Utah immigrant advocacy group aiding more and more new arrivals

Recent arrivals to the United States at a border processing facility near Tucson, Arizona, sometime in May. The faces of minors have been covered.

Recent arrivals to the United States at a border processing facility near Tucson, Arizona, sometime in May. The faces of minors have been covered. (Weber County Sheriff Ryan Arbon)

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SALT LAKE CITY — With the surge of immigrants at the U.S.-Mexico border dating at least to late last year, the numbers seeking help from Catholic Community Services of Utah have similarly increased.

The Salt Lake City-based organization, which aids immigrants, refugees, the homeless and others in need, started offering weekly information sessions in early 2023 for asylum-seekers and other new arrivals needing information on the immigration process. It has long offered such assistance on an individual basis but launched the group sessions to better accommodate the growing demand for information, another indicator of the simmering immigration issue.

"Sometimes we get 10 people, sometimes 20, sometimes 30. It depends on who arrived that week," said Aden Batar, the Catholic Community Services migration and refugee services director. Those taking part in the meetings — recent arrivals to the United States, by and large, including asylum-seekers — are "a very mixed group," he said. They come from Venezuela, Central America, Somalia and other regions and nations.

The increase in numbers at the U.S.-Mexico border has prompted alarm among many about the entry of undocumented immigrants and heightened debate about better securing the frontier. In response, President Joe Biden last week inked an executive order restricting asylum eligibility, among other things, in a bid to get a handle on the situation.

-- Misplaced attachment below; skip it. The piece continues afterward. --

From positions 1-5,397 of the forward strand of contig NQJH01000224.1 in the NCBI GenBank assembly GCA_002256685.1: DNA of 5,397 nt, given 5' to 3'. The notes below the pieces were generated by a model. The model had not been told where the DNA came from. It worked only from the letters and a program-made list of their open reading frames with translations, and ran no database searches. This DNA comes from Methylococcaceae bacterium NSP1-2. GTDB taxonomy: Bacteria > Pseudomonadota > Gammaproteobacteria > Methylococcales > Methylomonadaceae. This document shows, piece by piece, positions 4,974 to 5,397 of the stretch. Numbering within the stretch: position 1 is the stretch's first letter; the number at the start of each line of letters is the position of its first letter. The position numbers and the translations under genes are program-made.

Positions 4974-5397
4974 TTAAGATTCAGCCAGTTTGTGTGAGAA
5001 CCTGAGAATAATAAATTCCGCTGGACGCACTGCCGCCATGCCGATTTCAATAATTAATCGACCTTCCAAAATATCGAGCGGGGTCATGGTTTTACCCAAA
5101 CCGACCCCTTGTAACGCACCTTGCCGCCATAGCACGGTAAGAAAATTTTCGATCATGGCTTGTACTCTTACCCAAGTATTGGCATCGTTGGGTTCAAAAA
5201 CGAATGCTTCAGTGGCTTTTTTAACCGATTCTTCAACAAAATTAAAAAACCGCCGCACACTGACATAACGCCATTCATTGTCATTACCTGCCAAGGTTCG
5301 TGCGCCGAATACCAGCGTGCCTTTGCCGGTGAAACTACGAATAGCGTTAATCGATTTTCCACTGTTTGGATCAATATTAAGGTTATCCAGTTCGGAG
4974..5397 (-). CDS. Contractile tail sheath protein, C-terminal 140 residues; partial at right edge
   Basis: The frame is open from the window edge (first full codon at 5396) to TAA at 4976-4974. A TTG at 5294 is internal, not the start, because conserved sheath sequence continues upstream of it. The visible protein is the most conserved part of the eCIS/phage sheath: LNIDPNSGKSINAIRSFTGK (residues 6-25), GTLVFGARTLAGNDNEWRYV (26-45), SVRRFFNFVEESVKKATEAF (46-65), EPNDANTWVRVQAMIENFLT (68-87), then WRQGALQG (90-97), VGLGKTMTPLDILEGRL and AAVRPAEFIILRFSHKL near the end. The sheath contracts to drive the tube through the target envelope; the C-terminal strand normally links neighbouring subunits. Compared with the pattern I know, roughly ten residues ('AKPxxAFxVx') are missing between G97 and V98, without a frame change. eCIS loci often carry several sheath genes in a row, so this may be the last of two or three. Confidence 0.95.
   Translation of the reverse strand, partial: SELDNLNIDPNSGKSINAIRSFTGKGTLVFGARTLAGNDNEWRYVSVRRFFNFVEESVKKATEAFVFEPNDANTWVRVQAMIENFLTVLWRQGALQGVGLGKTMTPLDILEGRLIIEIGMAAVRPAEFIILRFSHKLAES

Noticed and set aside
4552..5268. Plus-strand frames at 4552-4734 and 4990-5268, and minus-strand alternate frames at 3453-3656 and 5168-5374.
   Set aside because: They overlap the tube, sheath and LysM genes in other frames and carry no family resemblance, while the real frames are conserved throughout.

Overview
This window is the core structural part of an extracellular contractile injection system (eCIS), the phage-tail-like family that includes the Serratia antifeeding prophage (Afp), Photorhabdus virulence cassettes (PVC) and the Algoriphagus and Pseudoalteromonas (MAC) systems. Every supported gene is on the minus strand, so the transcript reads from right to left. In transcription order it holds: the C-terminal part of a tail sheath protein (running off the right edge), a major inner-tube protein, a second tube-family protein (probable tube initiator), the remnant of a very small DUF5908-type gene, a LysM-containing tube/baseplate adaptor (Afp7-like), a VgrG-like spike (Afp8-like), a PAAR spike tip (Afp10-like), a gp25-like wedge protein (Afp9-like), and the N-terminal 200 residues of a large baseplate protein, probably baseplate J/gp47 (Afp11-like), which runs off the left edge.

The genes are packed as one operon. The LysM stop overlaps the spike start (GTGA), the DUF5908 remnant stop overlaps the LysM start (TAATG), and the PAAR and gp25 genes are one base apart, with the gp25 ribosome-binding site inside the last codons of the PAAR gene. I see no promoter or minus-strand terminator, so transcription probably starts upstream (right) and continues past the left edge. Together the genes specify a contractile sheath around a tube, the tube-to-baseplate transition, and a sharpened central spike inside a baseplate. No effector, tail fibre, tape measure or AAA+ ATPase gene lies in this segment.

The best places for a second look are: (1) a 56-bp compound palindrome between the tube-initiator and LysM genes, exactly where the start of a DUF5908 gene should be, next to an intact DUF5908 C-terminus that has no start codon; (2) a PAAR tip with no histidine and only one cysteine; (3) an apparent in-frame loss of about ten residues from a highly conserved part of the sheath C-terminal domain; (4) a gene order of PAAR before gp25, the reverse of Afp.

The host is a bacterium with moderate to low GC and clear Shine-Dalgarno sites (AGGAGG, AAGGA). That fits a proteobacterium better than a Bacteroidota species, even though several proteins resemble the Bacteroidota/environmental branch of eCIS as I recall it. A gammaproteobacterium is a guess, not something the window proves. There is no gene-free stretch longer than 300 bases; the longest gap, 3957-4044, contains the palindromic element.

A cross on the gate outside the downtown Salt Lake City offices of Catholic Community Services of Utah, photographed Wednesday.
A cross on the gate outside the downtown Salt Lake City offices of Catholic Community Services of Utah, photographed Wednesday. (Photo: Tim Vandenack, KSL.com)

The alarm of many notwithstanding, Batar emphasized the importance of offering humanitarian assistance to those in need. Catholic Community Services of Utah is affiliated with the Catholic Church and, per church teachings, it serves to aid "the vulnerable in our midst," according to its website.

"This is a commitment that we have to the people who are in need in our community regardless of their status or religion or anything like that. Anyone who comes through our doors, we will provide whatever services they need," he said. Once in the community, he went on, "they need that support."

The information sessions, more specifically, provide guidance about U.S. immigration law and procedures and aid immigrant newcomers in navigating the complex system. "So we guide them through ... this process and make sure they understand," he said, offering help in multiple languages and, to the extent resources allow, the expertise of immigration attorneys.

One of the big questions for Utah lawmakers, law enforcement officials and others is the number of immigrants making their way from the U.S. border to the state. Aside from the numbers at the meetings — 10 to 30 each week, approximately — Batar doesn't have any solid data. Not all immigrant newcomers to Utah seek help from Catholic Community Services, he noted.